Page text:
Tilt-A-Whirl is one of the best-known flat rides, designed for commercial use at amusement parks, fairs and carnivals in which it is commonly found. The rides are manufactured by Sellner Manufacturing of Faribault, Minnesota.
The Tilt-A-Whirl is a platform-type ride, consisting of seven freely-spinning cars that hold four riders each, which are attached at fixed pivot points on a rotating platform. As the platform revolves, parts of the platform are raised and lowered, and the resulting centrifugal and gravitational forces on the cars cause them to randomly spin in different directions and at variable speeds. The weight of passengers in these cars may intensify or dampen the spinning motion of the cars, adding to the random nature of the motion. Mathematicians call this random nature chaotic motion. Sellner requires all riders to be 46 inches or taller unless they ride with an adult; however, no infants are allowed.
Physicists Bret M. Huggard and Richard L. Kautz came up with a mathematical equation that approximates the motion of the Tilt-A-Whirl. Although it was without knowledge of chaos theory that Herbert Sellner invented the ride, in his patent text he clearly demonstrates an appreciation of chaos -- "A further object is to provide amusement apparatus wherein the riders will be moved in general through an orbit and will unexpectedly swing, snap from side to side or rotate without in any way being able to figure what movement may next take place in the car."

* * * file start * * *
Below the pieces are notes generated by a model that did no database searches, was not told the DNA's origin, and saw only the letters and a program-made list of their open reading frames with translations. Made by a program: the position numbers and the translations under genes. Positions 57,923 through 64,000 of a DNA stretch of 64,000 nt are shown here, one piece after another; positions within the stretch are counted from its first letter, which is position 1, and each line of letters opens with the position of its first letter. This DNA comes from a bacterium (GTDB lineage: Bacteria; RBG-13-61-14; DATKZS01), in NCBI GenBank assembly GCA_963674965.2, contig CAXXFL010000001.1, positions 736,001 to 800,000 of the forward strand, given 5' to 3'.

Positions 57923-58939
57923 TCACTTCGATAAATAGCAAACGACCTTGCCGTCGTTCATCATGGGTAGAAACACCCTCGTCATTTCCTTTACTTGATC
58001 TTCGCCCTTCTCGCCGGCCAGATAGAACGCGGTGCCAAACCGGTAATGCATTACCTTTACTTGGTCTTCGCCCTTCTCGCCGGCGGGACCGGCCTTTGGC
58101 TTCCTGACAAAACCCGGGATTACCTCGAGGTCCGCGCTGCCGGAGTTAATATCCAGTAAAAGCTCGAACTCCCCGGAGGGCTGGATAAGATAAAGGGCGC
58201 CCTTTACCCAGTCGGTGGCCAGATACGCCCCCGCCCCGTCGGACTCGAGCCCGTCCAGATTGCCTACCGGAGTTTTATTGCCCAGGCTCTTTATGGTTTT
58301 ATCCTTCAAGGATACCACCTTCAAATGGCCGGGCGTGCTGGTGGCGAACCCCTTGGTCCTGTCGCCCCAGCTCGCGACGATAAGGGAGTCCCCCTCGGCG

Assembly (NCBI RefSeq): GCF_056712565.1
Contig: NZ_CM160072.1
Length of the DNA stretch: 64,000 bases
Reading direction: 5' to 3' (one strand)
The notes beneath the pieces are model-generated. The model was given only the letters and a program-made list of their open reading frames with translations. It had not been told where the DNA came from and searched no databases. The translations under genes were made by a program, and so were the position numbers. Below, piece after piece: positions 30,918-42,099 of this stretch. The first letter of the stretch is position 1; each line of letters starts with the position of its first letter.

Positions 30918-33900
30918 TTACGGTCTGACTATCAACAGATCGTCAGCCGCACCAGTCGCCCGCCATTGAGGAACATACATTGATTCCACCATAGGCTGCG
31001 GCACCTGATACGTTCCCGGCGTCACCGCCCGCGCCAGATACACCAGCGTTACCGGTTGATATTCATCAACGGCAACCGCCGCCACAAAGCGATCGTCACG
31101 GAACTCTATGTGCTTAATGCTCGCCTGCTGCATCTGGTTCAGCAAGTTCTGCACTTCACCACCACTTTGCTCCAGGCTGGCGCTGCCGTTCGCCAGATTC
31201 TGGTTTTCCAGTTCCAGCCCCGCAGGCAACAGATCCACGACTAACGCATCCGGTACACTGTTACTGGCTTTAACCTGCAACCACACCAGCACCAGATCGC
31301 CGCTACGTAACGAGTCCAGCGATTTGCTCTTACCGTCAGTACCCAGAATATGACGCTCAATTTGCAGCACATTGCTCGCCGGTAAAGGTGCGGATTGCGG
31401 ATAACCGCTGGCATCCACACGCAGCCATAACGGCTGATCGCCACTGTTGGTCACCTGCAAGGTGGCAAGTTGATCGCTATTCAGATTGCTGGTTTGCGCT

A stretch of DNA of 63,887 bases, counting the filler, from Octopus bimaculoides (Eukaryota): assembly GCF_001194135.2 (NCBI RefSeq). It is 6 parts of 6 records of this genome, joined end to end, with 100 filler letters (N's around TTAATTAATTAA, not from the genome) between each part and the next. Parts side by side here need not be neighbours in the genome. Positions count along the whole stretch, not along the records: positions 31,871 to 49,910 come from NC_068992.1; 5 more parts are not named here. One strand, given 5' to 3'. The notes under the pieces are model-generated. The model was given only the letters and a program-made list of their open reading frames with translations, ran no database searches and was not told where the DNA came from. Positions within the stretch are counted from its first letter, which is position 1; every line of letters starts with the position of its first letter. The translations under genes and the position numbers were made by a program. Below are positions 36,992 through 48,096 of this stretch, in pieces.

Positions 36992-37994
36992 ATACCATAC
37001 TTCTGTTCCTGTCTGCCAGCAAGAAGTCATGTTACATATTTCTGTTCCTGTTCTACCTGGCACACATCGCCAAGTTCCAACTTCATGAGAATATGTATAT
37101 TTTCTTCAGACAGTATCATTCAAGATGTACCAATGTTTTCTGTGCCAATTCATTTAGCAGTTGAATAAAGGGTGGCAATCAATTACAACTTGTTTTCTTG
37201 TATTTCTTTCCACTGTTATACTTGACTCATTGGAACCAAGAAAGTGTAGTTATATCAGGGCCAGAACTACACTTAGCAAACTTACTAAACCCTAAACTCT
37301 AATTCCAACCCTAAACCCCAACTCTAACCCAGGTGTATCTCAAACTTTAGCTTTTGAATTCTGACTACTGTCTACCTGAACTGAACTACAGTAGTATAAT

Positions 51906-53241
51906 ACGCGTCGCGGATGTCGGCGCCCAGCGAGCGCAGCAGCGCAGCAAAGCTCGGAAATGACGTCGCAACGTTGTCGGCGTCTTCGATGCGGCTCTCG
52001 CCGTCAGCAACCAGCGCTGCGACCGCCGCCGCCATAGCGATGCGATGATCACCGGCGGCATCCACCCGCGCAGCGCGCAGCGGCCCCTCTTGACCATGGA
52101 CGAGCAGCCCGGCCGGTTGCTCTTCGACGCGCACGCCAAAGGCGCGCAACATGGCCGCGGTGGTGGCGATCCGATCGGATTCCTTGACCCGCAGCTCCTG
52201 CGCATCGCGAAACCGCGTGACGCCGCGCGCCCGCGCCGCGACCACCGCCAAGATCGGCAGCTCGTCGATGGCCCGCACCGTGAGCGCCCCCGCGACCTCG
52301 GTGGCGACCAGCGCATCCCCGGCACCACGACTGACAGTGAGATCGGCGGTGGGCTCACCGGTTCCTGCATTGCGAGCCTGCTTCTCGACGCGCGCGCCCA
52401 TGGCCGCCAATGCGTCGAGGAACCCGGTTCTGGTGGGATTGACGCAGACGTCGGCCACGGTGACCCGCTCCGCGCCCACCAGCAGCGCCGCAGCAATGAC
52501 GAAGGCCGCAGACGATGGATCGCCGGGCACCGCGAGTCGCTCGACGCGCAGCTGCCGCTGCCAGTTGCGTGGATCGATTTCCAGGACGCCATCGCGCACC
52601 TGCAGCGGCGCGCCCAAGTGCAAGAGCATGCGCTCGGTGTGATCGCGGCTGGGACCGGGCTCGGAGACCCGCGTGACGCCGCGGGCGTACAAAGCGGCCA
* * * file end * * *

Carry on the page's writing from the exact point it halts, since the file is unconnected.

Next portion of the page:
Family legend states that Herbert experimented with a chair placed on the kitchen table. Herbert's son Art sat in the chair, and Herbert rocked the table back and forth.
The earliest Tilt-A-Whirls were constructed of wood, powered by a gas motor, and featured nine cars. Today, the ride is constructed of steel, aluminum and fiberglass, is powered by seven small electric motors, and features seven cars.
A new Tilt-A-Whirl costs approximately USD $300,000 to purchase.
The oldest currently operating Tilt-A-Whirl is a 1927 model, still traveling with Tom Evans United Shows in the midwest. Between 600 and 700 Tilt-A-Whirls are still in operation.